U.S. President Donald Trump has said that he will announce his decision about the Iran nuclear deal at 6 p.m. GMT despite originally planning to decide by Saturday, May 12th. Oil markets responded swiftly to Trump’s announcement, with traders taking profits after oil prices hit four-year highs yesterday. U.S. WTI futures were trading at $69.91 per barrel, down over 1 percent from Monday’s close, as of 12:54 p.m. HK/SIN. Brent crude futures were down 0.96 percent to $75.44 per barrel.
It seems that President Trump is opposed to the current nuclear deal in principle, but there is no indication that Iran has not complied with its part of the bargain. If Trump cannot prove Iran’s noncompliance, the United States will be forced to withdraw unilaterally from the deal. In this scenario, analysts expect that Trump will impose fresh sanctions on Iran and will expect other countries to exert similar pressure until a nuclear deal can be made that Trump is satisfied with. According to Reuters, Trump may even ask other world leaders to cut their oil purchases from Iran by 20 percent every 180 days, a guideline that was suggested by the Obama administration. It is expected that if Trump implements new sanctions, 500,000 barrels of oil would be withdrawn from the market daily. There would likely be a 6-month transition period during which Washington would be able to get all policies sorted and settled.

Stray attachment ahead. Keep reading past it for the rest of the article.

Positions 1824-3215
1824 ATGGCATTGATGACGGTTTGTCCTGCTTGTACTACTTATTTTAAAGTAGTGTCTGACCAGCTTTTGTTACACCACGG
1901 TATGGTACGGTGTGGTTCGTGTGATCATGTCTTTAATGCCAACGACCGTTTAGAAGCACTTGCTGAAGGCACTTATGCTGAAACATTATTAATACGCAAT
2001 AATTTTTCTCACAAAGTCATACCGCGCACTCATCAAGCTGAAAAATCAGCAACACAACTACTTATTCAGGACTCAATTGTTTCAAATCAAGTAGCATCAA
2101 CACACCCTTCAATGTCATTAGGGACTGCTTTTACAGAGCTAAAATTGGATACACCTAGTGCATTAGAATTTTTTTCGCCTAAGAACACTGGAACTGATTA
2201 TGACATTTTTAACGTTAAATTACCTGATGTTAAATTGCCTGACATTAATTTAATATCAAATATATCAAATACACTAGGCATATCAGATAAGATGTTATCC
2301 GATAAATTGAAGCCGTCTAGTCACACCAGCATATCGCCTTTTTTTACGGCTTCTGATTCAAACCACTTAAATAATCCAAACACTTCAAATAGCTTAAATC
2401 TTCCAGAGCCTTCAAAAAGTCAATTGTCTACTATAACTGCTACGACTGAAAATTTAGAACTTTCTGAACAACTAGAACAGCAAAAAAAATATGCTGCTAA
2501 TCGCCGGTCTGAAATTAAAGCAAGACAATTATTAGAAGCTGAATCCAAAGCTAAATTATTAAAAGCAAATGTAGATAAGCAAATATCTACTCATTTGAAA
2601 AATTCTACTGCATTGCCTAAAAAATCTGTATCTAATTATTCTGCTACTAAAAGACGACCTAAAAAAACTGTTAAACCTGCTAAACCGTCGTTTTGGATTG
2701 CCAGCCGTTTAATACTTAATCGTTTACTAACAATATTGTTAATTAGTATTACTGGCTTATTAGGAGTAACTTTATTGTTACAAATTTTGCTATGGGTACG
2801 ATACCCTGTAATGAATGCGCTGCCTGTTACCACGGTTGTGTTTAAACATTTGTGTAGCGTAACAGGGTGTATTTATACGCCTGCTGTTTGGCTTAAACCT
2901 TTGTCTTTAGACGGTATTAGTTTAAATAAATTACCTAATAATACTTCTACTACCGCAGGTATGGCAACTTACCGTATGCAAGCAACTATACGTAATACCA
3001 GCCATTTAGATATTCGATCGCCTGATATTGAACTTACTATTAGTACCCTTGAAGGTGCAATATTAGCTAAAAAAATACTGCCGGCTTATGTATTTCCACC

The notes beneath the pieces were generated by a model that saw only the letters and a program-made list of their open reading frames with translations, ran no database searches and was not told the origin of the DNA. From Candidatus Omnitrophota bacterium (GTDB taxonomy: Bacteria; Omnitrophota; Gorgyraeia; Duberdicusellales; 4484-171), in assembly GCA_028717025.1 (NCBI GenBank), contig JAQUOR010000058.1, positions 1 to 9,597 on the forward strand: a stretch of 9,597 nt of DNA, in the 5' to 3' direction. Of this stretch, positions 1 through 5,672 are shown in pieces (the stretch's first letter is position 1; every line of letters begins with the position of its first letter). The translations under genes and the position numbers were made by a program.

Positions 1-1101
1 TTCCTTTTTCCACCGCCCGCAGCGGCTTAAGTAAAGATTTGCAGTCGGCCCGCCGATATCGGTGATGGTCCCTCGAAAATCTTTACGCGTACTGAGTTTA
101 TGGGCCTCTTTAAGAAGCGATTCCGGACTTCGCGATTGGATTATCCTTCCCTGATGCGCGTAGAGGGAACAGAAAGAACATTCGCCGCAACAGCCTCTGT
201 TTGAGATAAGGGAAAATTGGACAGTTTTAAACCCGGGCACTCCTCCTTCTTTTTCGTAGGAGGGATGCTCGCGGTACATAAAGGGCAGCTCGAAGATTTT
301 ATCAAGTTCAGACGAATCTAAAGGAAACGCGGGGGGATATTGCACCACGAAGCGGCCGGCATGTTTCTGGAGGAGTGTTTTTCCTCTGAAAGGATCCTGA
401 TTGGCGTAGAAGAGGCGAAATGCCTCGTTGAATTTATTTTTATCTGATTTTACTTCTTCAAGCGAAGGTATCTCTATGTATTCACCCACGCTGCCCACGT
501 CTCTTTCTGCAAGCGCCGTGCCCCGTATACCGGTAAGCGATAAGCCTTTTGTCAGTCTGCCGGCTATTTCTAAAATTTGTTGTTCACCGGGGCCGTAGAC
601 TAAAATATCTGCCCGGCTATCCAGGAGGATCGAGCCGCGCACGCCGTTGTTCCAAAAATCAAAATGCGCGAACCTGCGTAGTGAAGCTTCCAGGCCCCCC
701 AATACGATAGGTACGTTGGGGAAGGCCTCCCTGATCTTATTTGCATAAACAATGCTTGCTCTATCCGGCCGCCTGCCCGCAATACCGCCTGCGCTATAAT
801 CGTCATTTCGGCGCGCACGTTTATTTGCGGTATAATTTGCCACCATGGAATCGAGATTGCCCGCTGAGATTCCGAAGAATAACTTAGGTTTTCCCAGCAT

If Trump imposes fresh sanctions on Iran oil prices are likely to rise considerably due to the limited supply that will be available. Also likely to send prices higher is the continued trouble in Venezuela where problems with production at the PDVSA plant have reduced supply. If Trump does implement new sanctions, traders will immediately turn to OPEC to see if it will maintain its production cuts or ease restrictions to bring additional supplies to the global market.